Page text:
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Tartan Weaving in Highland Life








Originally the only recording activity would be similar to those in other cultural activities such as musicians and storytellers. Patterns would spread by diffusion according to interest and popularity.

Recording would be through memory, cloth samples and possibly threads tied to sticks (used warp beams). Types of tartan would not exist, and the local wool and dyes available would limit the ambition of a weaver and wearer to certain colours.

Rescuing Tartan from Extinction

After the rebellion of Charles Edward Stuart, Highland expression and the Tartan in particular was prohibited by law. The growing Highland Regiments were amongst the few allowed to wear it, largely in new patterns.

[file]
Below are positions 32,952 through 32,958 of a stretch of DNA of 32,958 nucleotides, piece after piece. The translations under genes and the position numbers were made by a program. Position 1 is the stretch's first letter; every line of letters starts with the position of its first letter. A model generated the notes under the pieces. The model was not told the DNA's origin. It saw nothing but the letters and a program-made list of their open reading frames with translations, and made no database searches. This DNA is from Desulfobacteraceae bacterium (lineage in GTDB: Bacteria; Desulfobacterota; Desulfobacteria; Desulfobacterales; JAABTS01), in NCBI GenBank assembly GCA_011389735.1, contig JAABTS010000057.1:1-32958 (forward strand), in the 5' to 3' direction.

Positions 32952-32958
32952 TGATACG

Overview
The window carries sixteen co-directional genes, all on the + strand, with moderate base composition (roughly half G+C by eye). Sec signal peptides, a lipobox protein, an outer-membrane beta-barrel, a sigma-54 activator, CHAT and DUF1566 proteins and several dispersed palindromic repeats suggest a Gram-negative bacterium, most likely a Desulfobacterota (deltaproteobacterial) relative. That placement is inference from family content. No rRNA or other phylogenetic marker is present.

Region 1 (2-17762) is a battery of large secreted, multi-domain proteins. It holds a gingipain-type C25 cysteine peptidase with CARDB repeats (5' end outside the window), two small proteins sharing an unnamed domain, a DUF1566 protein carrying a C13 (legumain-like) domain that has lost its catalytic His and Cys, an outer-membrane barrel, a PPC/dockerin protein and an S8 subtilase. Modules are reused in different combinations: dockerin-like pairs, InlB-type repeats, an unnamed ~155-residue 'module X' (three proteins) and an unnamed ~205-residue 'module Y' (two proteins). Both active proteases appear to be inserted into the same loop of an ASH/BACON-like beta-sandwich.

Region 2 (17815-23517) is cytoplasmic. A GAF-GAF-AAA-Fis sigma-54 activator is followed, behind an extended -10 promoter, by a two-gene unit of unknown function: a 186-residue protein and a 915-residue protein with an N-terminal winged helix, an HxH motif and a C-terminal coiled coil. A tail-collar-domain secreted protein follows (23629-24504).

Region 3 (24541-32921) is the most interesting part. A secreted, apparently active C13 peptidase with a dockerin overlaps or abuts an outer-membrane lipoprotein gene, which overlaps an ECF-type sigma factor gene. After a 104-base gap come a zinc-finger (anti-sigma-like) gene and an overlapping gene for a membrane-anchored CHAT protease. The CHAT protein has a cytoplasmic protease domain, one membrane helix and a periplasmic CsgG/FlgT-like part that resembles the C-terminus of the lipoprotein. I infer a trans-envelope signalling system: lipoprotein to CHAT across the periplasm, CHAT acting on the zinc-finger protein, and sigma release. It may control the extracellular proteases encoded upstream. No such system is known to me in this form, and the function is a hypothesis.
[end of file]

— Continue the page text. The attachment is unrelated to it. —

Weaving became commercial at Wilson's of Bannockburn where fortunately many older designs survived on their books. As tartan became legal, the gentry responded to the impending loss of Highland traditions and sponsored a number of institutions, fashions and research activities that coincided with a burgeoning Romantic movement which was driven on by Sir Walter Scott's writing.

Not only were many traditional tartan designs "saved" through these recordings but also many invented patterns, new colourings and new concepts such as Clan Tartans arose. Most traditional tartan patterns became fixed and named at this time.